The All India Muslim Personal Law Board (AIMPLB) today termed the Triple Talaq bill a big “dhoka” (deception) and hit out at the NDA government for trying to strong-arm its passage despite objections.
Dubbing the Triple Talaq bill “flawed”, a spokesperson for the board said that it was not opposed to the proposed legislation, but wants the “flaws” removed.
“Muslim Personal Law Board is not opposing the Triple Talaq Bill, but raising objections on the major flaws which are against fundamental rights of Muslim men and women. The Bill is big ‘dhoka’,” AIMPLB spokesperson Moulana Khaleel-ur-Rehman Sajjad Nomani said.
He claimed that efforts were being made to enact a “very wrong law”.
“There is no such law in the whole world… an effort is being made to make a very wrong law. There are other such flaws. The Muslim Personal Law Board’s stand is to get those flaws removed,” reported PTI quoting Nomani.
The board requested all opposition parties to consider whether the bill can be passed in its present form.
The Triple Talaq bill has already been passed in the Lok Sabha and but it is yet to get a nod in the Rajya Sabha, where the BJP-led NDA lacks a majority.
The Muslim Women (Protection of Rights on Marriage) Bill, 2017, criminalises instant Talaq and provides for up to three years of imprisonment for accused Muslim men.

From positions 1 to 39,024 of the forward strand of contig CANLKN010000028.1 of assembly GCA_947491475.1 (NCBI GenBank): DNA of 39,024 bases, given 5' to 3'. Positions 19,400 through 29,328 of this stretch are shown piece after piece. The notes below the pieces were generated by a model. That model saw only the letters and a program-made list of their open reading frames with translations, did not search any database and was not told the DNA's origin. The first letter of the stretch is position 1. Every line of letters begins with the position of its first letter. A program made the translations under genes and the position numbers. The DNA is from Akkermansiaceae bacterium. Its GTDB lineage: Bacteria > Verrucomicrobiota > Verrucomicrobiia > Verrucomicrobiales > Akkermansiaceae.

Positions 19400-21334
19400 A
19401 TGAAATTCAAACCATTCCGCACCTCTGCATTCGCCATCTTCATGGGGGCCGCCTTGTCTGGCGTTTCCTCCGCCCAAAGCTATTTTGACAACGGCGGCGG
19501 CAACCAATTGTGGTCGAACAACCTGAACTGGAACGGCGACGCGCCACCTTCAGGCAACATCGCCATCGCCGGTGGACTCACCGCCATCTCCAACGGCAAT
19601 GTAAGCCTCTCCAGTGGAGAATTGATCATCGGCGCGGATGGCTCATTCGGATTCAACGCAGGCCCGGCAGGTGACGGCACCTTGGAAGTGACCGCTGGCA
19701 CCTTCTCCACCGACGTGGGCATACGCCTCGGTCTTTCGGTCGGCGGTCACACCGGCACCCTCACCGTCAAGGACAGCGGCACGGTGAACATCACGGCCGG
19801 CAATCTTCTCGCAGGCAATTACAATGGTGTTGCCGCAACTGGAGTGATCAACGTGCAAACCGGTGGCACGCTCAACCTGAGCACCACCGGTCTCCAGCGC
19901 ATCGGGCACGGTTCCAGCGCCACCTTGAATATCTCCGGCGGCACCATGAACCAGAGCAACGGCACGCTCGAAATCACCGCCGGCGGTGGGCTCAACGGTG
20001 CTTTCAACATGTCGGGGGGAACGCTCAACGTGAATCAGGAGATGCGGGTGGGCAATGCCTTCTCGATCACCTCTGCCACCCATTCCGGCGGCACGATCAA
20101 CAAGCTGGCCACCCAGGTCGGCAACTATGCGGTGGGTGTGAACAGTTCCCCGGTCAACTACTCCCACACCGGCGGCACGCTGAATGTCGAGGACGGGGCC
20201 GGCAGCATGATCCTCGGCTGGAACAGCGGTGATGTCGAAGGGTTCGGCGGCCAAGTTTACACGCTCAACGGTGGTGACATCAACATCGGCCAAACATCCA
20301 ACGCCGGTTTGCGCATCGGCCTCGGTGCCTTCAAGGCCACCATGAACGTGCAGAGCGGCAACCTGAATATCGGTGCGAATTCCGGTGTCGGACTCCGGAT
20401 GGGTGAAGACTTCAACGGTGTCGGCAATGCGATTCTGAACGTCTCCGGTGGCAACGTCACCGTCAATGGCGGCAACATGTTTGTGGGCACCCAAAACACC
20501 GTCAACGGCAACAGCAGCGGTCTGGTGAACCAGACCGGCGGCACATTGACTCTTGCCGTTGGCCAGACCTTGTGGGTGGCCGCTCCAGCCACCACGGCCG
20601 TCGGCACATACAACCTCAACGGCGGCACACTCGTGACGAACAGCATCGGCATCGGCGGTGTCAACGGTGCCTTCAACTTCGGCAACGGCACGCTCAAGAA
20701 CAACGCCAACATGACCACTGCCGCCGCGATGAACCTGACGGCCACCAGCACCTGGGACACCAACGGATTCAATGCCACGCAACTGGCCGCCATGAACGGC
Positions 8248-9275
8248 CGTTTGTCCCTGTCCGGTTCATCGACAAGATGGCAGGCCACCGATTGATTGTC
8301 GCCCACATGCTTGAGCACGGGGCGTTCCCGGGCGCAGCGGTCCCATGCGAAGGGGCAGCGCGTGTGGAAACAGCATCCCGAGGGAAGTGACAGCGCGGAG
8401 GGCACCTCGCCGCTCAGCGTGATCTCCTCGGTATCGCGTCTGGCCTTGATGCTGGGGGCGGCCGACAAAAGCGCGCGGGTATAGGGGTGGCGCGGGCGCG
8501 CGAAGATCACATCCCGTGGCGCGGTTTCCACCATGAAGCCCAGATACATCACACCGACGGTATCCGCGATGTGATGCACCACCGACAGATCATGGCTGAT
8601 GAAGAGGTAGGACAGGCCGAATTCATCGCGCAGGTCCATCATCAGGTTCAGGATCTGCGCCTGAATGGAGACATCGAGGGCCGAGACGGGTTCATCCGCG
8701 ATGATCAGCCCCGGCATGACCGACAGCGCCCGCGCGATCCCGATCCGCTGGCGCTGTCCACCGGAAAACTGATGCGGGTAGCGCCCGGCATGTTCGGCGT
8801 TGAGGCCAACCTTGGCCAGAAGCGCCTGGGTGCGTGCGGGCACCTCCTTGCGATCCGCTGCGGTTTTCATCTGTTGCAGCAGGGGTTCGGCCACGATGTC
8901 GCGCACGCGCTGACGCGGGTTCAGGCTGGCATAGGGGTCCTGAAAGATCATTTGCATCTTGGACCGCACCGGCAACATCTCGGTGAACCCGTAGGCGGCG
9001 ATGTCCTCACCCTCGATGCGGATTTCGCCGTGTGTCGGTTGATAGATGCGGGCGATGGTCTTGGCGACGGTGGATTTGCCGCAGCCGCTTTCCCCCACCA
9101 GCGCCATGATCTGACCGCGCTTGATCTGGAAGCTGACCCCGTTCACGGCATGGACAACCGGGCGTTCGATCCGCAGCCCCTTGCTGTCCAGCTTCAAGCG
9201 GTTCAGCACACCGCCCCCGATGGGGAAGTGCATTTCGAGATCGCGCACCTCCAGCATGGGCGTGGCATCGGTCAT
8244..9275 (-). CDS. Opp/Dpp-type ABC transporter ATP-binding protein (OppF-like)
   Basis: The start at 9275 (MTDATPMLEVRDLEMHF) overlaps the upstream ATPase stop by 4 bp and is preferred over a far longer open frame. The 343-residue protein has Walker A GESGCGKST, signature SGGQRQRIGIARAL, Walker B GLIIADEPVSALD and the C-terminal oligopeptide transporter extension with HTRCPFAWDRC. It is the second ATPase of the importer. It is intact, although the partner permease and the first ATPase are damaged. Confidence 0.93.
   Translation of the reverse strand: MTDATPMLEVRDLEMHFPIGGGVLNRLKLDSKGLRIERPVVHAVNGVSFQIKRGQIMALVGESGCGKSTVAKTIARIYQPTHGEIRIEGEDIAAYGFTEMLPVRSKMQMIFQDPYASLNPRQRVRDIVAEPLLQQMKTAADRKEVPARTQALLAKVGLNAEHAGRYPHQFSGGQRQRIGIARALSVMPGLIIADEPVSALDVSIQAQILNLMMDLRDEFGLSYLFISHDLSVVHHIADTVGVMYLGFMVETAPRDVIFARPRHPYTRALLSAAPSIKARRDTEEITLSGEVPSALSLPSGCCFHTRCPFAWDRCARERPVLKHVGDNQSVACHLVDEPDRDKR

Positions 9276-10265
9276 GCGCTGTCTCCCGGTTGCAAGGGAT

Nomani alleged the bill in its present form would ban the institution of Talaq itself.
“It is generally publicised that this bill is presented to stop Triple Talaq. But, the fact is, if you read the bill, this bill is to ban the entire institution of Talaq,” Nomani said.
The bill also enables any person from anywhere to complain against a Muslim man vis-a-vis divorce, he charged.
Over a month after the Lok Sabha passed the Triple Talaq bill, making instant Triple Talaq a criminal offence, the Muslim Law Board is all set to make it binding on Muslim men to commit in the ‘Nikahnama’ (Islamic marriage contract) that they will not use the practice.
“If a man gives Triple Talaq despite stating in the marriage contract that he won’t, his wife could challenge it in a court of law, citing the nikahnama as proof,” the board said.